Today, we’d like to address a question we received at the Q&A session at the last SAL Conference.
A friend in recovery asks:
“Is this program for those of us who have chosen divorce? I at times feel like I ‘failed’ as the spouse of an addict.”
This is a great question, and a vulnerable one. And the answer is a resounding YES! This program is for you! This program is for every person who is recovering from the effects of another person’s sex addiction.
While the SAL model of recovery sees the ideal as individuals working their recovery separately with the goal toward eventually healing the marriage, we definitely acknowledge that this ideal is not always attainable.
At SAL, the following principles help us find a healthy perspective, a Recovery Mindset:
- Sexual addiction is a true addiction. Acting out in this addiction changes a person’s brain over time just as chemical addictions do. This does not mean that sex addicts are not responsible for their choices; it simply means that we see them as sick people, not inherently bad people. For sex addicts, lust is toxic.
- As loved ones of sex addicts, we have experienced significant trauma. Most betrayed partners meet the criteria for a diagnosis of post-traumatic stress disorder (PTSD). Before we can find true healing, we must first recognize our trauma and learn how to respond to our triggers in healthy ways.
- The sex addict’s behavior is not our fault. Many of our loved ones were sex addicts long before they met us. We did not cause their sexually compulsive behaviors, and we cannot cure them. We do not have the power to control anyone other than ourselves.
- We contribute to the chaos when we attempt to deny or to control sexual addiction. When this happens, we lose the ability to manage our own lives, and we cannot find serenity.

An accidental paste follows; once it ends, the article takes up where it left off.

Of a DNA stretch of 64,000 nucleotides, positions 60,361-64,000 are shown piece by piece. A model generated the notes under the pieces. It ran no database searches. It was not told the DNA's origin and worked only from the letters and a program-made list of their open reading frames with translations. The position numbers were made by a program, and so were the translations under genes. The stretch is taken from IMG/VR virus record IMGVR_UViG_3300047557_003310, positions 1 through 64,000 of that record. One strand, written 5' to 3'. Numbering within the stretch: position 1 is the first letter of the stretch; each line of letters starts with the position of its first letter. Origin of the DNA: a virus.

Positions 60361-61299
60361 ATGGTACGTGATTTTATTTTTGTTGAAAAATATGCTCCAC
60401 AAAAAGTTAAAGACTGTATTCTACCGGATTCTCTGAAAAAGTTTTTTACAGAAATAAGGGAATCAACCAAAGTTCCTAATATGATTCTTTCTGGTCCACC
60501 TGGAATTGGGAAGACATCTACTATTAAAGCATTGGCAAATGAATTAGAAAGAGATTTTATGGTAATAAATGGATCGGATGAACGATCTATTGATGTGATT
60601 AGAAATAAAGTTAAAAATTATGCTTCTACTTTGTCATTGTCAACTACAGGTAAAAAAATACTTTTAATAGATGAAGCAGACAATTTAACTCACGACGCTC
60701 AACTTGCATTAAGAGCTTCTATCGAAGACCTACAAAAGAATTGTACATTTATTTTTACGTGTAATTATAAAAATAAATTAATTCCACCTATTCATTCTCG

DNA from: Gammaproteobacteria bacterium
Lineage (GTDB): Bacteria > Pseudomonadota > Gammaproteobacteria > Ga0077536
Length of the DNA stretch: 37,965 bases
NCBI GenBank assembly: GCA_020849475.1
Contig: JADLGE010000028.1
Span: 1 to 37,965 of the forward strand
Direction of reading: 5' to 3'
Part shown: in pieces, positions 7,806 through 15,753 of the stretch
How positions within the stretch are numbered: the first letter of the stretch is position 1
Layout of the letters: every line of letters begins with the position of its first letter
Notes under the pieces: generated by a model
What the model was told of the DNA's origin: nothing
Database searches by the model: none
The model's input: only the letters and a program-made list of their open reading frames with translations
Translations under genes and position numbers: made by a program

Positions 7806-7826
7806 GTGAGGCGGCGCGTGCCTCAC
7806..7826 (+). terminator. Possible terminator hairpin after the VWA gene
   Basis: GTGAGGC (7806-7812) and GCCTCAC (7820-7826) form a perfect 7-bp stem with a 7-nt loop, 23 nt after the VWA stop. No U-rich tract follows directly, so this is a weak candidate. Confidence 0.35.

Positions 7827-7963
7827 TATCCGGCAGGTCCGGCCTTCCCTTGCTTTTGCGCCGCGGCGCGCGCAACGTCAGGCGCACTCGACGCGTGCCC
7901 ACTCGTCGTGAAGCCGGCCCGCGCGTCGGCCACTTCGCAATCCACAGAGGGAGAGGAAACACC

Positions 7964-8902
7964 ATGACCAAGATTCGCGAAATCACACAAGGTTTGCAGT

- When we first approach SAL 12-Step, our own lives are unmanageable. We need our own recovery from the trauma we have experienced, and the unhealthy coping strategies we have developed.
As we continue to progress in our recovery we establish boundaries that create a place of safety where we can detach from a spouse who is caught in addict behaviors or actions. Certainly, women who are actively working their own recovery must accept the possibility of divorce if their husband chooses to continue to pursue his addiction.
Whether we are divorced, have never been married, or are married, there is a place for us in our SAL fellowship. Every perspective is unique and valuable. We each have strength, hope, and experience to offer as we learn and grow through our step work.
Recovery will bless us to be more capable of loving, healthy relationships now and in the future, whether this is with our spouse, our children, our parents, our friends, or in a future romantic relationship.
If you feel isolated due to your marital status or life circumstance, we urge you to prayerfully reach out to others in your group. Pick up your phone. Make a phone call. I believe you will find that if you are willing to open up, you will find that there are many, many women who are willing and wanting to connect with you and whose experiences have been similar.
You are not alone. It Works When You Work It, and You are Worth It!